Month: May 2014

Language as a barrier to dialogue in Ukraine

Via openDemocracy

 

 

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Russian troop locations near Estonia’s borders

Kaarel Kaas, editor of Estonia’s Diplomaatia monthly, has compiled a detailed survey of the state of Russia’s conventional forces near Estonia’s borders.

The failed lingua franca

Leonidas Donskis, writing in New Eastern Europe:

The Russian language could have become a lingua franca of Eastern Europe. It failed irreversibly precisely because Putin and his regime stripped the political vocabulary of Russia of its potent moral imagination and alternative potential. What is left is not even the banality of evil practiced by the Kremlin with no impunity and in the moral and political void created by the West and its impotence – the West that attempts to reset relations with a regime hostile to every single political and moral sensitivity of the EU and the US. Instead, it is the evil of banality whose essence lies in exercising power for no meaningful reason and with no love for humanity.

Breedlove: Putin may not need to invade Ukraine

Instead, Russian President Vladimir Putin may be able to annex pieces of Ukraine simply by encouraging unrest among pro-Russian forces inside the country, said Air Force Gen. Philip Breedlove, who commands U.S. and European NATO forces.

http://www.nationaljournal.com/defense/nato-commander-says-russia-doesn-t-need-to-invade-to-take-over-eastern-ukraine-20140502

Hrytsenko: a third world war has already begun

In Ukraine, Civil Position leader and ex-defence minister Anatoly Hrytsenko writes that Putin’s current foreign policy aims include much more than an annexation of Crimea and East Ukraine. Putin wants the whole of Ukraine, and much more besides. Gritsenko says that the Russian president has decided to demonstrate to the world by his aggression that international law no longer has any validity and that money and power are the only factors that have meaning in the modern world.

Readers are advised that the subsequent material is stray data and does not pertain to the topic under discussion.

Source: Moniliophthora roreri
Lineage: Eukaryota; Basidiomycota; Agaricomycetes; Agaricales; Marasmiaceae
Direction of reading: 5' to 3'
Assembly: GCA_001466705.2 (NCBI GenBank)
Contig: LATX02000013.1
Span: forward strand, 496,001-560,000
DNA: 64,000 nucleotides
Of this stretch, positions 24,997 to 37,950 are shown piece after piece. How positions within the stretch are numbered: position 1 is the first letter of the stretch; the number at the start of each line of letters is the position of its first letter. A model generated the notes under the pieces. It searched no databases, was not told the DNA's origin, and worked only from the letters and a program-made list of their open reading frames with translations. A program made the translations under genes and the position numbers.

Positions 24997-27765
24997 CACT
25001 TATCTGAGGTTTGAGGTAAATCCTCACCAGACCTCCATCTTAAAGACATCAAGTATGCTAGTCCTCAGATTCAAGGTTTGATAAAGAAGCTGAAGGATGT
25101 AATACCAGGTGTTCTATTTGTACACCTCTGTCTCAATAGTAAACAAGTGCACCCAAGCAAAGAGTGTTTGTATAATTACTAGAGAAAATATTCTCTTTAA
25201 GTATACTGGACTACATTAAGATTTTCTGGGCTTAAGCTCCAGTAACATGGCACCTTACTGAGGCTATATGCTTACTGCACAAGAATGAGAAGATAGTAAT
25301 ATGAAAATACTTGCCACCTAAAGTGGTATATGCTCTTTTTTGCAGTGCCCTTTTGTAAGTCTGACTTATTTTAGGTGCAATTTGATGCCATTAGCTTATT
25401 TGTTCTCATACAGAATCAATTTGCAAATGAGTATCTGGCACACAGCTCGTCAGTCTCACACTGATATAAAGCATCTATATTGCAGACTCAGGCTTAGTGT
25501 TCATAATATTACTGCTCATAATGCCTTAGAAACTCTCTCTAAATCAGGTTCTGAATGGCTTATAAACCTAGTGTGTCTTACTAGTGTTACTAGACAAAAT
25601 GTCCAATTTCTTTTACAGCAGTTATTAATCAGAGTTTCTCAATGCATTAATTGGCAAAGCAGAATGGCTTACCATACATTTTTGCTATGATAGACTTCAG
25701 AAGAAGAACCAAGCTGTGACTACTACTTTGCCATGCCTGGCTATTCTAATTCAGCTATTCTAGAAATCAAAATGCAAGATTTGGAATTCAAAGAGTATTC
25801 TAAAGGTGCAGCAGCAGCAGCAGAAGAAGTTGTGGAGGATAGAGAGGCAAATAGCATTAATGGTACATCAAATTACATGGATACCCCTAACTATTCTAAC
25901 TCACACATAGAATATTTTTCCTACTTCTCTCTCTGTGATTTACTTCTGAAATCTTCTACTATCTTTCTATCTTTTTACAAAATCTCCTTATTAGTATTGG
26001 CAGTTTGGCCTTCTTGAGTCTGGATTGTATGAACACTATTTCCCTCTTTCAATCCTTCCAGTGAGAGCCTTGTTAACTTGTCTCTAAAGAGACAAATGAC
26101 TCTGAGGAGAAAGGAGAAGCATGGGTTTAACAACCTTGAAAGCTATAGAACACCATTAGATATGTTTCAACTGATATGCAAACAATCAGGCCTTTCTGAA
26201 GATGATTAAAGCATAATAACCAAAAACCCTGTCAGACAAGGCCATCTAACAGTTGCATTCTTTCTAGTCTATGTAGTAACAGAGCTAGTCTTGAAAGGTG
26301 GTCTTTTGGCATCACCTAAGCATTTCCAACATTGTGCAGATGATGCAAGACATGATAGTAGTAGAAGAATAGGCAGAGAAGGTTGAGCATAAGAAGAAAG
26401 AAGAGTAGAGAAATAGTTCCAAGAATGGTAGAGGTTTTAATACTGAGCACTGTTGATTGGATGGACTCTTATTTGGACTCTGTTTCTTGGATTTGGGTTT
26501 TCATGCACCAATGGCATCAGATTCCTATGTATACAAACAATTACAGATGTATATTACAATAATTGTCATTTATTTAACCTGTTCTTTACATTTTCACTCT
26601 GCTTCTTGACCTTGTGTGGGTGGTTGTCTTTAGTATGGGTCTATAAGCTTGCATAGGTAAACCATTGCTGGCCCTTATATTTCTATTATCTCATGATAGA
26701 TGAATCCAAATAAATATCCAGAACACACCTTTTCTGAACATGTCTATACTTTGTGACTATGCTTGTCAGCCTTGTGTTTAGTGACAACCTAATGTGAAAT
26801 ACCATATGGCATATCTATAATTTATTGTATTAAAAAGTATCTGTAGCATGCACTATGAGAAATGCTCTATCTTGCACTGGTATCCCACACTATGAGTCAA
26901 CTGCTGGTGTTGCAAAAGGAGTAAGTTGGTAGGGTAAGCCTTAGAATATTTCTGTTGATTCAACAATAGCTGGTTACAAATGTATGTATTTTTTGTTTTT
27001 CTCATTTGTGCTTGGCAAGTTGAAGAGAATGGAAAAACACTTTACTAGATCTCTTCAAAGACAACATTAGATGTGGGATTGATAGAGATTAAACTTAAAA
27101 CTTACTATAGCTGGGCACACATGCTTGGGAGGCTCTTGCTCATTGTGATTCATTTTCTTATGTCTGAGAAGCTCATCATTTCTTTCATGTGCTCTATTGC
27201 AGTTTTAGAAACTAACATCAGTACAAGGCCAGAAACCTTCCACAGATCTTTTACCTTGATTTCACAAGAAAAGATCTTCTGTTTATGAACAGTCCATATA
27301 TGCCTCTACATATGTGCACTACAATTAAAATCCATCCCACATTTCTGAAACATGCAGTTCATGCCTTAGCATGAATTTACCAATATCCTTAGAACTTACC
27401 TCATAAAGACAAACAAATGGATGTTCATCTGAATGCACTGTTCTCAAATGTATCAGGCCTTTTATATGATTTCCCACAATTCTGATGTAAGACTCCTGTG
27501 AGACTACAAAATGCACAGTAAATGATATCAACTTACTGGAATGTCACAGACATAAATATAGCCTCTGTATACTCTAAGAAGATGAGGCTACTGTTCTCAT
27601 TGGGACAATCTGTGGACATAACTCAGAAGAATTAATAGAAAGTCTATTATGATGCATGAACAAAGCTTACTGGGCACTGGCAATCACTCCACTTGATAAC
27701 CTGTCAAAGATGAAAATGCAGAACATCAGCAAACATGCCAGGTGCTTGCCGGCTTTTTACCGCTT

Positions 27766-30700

Hrytsenko considers that the fears of Western nations that by confronting Putin they will provoke a third world war lag a long way behind the reality of what has actually happened: Putin has already begun such a war, and the West will need to take swift and decisive action to stop it.

Pointing to recent threatening statements from Moscow about the rights of Russian-speakers in the Baltic States, to the movement of heavy artillery and missile launchers to Russia’s borders with Moldova and Transnistria, to the direction of  strategic bombers down the Baltic and North Sea, to the redeployment of fighter and long-range aviation including Su-27s, MiG-29s and Tu-22M3s to the Crimean peninsula, to the distribution of airborne assault teams, sabotage units and  covert agents throughout Ukraine, and probably also into neighbouring countries, Hrytsenko says that Putin has made no secret of his plans: they are already in operation, without any restrictions.

The West’s attempts to slow the aggression by means of negotiations, diplomacy and economic sanctions have not been effective, Hrytsenko warns. To deter further aggression, the West will need to  form an anti-Putin coalition and focus all  available means and capabilities on taking practical military steps. These should in the first instance be the relocation and deployment around the territory of Ukraine (Poland, Slovakia , Hungary, Romania , Bulgaria, Northern Turkey) of a powerful NATO aviation group (80-100 F-16s and F-15s), a carrier strike group in the Mediterranean (70+ carrier-based aircraft) plus 7-8 warships in the Black Sea (destroyers and cruisers with powerful air defence) and several airborne brigades – to establish reliable control over Ukraine’s air and sea space in order to prevent  Russia from building up additional forces and halt the invasion that is now in progress.

Voices of Ukraine

Daniella Peled of the London-based Institute for War and Peace Reporting (IWPR) has interviewed the English-language editor of Voice of Ukraine, a volunteer-run translation project that is proving to be a vital resource in the Ukraine crisis, providing cross-checked reports and in-depth analysis:

It started in early December 2013 as a social network project when Euromaidan SOS put out a call to translate a text for the OSCE, and the Euro-Maidan As It Is Facebook page was created by one founder to post such texts to, and very soon after a MaidanNeedsTranslators Facebook page was started by the other founder in Ukraine as a companion, so translators could take on articles posted there for translation.

At the beginning, there were two or three people working on the project. Now there is a core group of 15 coordinators and editors, with between eight and 11 doing most of the daily work. Beyond this core are many translators who are not coordinators but who put in a lot of time translating on a regular basis.